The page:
I myself until lately possessed a goldfinch which I would not have parted with for an entire aviary of the choicest songsters. He was thirteen years old when he came into my keeping, and his eyes were beginning to fail him. They grew weaker and weaker, till at last the glare of the sunlight was more than he could bear, and I made him curtains of green gauze for which he was very grateful, and never failed to reward me with a bit of extra good music when they were pulled round his cage on sultry afternoons. When he was seventeen years old he went quite blind, but that did not at all interfere with the friendship that existed between us. He knew my footstep as I entered the room, he knew my voice,—I do believe he knew my cough and sneeze from any one else's in the house. He was extremely fond of cabbage-seed, and the door of his cage having been previously opened, I had only to enter the room and call out “cabbage-seed, cabbage seed,” to make him fly out of his cage and come to me. Sometimes I would hide behind the window-curtains, or beneath a table, and it was curious to see him put his little blind head on one side for a moment, to listen in what direction my voice proceeded, and then to dart unerringly to my head or shoulder. What is most remarkable, my brother (whose voice is singularly like mine) has often tried to deceive the blind goldfinch by (im)personating me; but I do believe he might have called “cabbage-seed, cabbage-seed,” till it sprouted in his hand, and the blind finch would not stir an inch. One morning when the blind bird was upwards of eighteen years old, I entered the room; alas! he was deaf to the enticement of cabbage-seed—he was dead at the bottom of his cage.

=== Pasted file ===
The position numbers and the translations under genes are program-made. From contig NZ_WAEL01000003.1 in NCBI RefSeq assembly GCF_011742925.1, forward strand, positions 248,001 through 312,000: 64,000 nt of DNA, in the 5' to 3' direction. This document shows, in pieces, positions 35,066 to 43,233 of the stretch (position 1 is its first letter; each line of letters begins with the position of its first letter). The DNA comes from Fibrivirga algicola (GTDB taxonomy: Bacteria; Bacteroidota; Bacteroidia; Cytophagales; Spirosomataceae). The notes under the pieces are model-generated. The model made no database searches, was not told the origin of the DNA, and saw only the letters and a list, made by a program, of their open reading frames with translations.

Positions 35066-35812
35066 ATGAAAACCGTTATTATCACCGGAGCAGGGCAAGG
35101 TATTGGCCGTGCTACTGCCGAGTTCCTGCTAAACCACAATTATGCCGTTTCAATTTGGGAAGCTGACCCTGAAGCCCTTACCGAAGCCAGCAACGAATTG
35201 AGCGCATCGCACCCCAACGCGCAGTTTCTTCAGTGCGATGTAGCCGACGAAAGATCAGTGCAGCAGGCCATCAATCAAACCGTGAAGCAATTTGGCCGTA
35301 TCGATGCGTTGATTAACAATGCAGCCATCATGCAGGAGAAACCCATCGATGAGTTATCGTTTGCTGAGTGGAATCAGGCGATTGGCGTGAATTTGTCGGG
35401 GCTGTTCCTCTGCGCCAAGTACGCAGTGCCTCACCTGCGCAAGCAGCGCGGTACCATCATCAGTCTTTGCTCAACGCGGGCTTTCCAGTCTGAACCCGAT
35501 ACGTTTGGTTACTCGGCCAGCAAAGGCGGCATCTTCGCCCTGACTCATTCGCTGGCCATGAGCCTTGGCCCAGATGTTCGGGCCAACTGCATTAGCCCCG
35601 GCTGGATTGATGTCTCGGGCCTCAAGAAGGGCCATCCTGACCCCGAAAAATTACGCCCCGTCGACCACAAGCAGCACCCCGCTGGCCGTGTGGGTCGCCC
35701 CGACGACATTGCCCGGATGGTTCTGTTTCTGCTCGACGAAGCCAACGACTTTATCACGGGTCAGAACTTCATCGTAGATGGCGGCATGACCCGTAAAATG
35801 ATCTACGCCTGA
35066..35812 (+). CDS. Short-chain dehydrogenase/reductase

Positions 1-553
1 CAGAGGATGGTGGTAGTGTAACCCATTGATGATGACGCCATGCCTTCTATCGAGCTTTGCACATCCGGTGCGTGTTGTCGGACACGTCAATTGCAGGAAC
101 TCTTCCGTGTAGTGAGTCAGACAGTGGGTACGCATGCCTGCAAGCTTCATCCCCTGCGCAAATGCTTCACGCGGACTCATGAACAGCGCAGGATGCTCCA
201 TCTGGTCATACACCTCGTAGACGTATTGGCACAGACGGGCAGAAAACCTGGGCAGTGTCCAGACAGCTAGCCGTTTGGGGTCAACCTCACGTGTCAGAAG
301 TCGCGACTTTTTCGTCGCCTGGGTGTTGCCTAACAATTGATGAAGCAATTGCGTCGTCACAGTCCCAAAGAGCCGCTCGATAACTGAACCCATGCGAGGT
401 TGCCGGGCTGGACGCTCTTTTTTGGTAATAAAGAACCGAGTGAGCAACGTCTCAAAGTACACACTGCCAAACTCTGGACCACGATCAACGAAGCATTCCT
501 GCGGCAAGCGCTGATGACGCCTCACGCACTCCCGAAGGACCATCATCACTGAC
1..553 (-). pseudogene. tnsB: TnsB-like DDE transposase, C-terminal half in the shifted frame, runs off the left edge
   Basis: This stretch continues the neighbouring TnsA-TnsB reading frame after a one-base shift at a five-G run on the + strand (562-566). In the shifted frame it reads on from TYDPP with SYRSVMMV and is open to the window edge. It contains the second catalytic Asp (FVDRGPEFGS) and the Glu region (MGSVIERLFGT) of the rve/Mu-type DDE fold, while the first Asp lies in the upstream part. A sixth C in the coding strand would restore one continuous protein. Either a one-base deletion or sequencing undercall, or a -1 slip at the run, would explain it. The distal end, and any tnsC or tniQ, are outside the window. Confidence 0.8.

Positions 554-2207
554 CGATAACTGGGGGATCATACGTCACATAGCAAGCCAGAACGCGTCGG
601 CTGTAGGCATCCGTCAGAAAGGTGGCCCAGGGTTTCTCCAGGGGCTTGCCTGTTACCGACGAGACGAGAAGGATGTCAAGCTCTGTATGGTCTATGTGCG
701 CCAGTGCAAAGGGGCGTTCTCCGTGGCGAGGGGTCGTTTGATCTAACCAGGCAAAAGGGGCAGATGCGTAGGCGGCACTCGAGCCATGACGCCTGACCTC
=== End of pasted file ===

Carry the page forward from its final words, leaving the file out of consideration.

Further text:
Weir, Harrison, 1824-1906, and Samuel Orchart Beeton. The Book of Home Pets: Showing How to Rear And Manage, In Sickness And In Health, Birds, Poultry, Pigeons, Rabbits, Guinea-pigs, Dogs, Cats, Squirrels, Fancy Mice, Tortoises, Bees, Silkworms, Ponies, Donkeys, Goat, Inhabitants of the Aquarium, Etc. Etc. : With a Chapter On Ferns. London: S.O. Beeton, 1862. 5.

Friday, February 16, 2018

happy new year of the dog!

Gift of Estate of Samuel Isham, 1914 www.metmuseum.org